Type I interferons in host defence and inflammatory diseases

Mary K. Crow, Lars Ronnblom
2019 Lupus Science and Medicine  
Type I interferons (IFN) can have dual and opposing roles in immunity, with effects that are beneficial or detrimental to the individual depending on whether IFN pathway activation is transient or sustained. Determinants of IFN production and its functional consequences include the nature of the microbial or nucleic acid stimulus, the type of nucleic acid sensor involved in inducing IFN, the predominant subtype of type I IFN produced and the immune ecology of the tissue at the time of IFN
more » ... sion. When dysregulated, the type I IFN system drives many autoimmune and non-autoimmune inflammatory diseases, including SLE and the tissue inflammation associated with chronic infection. The type I IFN system may also contribute to outcomes for patients affected by solid cancers or myocardial infarction. Significantly more research is needed to discern the mechanisms of induction and response to type I IFNs across these diseases, and patient endophenotyping may help determine whether the cytokine is acting as 'friend' or 'foe', within a particular patient, and at the time of treatment. This review summarises key concepts and discussions from the second International Summit on Interferons in Inflammatory Diseases, during which expert clinicians and scientists evaluated the evidence for the role of type I IFNs in autoimmune and other inflammatory diseases.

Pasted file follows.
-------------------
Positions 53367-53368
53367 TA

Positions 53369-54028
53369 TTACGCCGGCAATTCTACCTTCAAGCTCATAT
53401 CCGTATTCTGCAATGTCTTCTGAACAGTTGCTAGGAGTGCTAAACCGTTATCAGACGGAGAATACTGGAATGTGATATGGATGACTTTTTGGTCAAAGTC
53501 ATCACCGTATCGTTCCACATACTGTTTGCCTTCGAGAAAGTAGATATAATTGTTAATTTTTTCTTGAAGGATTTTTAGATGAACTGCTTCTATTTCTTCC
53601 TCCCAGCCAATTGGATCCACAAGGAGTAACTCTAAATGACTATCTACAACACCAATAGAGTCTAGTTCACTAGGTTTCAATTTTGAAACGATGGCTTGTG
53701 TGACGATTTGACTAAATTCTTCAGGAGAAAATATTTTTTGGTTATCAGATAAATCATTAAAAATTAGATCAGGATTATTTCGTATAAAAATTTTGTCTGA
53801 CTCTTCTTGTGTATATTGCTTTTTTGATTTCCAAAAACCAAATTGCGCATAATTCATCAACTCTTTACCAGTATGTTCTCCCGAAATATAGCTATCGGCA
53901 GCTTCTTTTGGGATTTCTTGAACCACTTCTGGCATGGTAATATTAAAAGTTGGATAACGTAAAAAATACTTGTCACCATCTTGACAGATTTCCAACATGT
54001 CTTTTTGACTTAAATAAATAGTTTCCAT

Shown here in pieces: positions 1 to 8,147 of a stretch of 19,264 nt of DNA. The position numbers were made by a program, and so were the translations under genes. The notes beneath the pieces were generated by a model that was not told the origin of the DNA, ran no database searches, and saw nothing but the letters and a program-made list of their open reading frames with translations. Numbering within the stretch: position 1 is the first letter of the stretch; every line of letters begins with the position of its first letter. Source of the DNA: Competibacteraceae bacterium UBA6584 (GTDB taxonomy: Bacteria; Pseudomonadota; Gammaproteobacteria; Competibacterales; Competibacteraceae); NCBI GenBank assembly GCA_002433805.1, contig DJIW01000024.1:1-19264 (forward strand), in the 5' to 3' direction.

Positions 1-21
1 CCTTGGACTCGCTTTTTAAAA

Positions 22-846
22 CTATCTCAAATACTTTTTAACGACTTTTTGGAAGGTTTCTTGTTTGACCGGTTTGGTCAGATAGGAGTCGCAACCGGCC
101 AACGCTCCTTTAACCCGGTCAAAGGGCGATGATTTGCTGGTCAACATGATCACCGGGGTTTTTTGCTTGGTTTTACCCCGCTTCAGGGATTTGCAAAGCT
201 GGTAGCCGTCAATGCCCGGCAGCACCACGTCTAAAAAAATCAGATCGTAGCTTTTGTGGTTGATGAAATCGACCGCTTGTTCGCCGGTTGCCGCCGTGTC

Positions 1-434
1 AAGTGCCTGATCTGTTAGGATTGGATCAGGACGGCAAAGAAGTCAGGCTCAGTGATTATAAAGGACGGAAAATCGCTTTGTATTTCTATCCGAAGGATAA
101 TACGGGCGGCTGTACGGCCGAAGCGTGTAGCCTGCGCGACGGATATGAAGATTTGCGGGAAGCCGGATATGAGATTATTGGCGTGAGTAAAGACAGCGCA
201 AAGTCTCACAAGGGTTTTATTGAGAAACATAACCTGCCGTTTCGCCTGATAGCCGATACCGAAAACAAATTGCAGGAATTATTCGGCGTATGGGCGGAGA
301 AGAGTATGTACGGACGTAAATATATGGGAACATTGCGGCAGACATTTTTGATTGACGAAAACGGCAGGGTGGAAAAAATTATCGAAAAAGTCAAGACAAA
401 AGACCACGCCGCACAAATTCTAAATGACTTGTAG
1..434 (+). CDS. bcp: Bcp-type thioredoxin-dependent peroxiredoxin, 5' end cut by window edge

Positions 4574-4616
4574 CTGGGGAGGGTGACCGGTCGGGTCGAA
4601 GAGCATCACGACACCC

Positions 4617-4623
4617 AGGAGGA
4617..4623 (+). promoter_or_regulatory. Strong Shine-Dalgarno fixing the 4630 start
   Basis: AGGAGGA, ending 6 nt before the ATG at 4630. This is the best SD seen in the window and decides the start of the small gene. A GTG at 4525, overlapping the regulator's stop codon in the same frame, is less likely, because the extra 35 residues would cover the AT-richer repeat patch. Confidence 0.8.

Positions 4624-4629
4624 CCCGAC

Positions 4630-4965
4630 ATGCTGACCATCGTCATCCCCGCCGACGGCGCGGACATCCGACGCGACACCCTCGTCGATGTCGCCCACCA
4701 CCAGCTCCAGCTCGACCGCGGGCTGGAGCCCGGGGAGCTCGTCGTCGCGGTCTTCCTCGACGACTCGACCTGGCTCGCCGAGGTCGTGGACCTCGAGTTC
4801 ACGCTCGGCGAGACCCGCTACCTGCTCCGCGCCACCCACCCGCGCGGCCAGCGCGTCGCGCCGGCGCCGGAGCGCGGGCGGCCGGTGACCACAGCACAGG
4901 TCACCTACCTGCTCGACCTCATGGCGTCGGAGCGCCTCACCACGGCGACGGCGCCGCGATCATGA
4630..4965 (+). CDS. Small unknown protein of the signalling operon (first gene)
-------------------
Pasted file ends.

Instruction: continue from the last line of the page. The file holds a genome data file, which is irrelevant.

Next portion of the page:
doi:10.1136/lupus-2019-000336 fatcat:u7rewtvsufbqxamyu2ygipykb4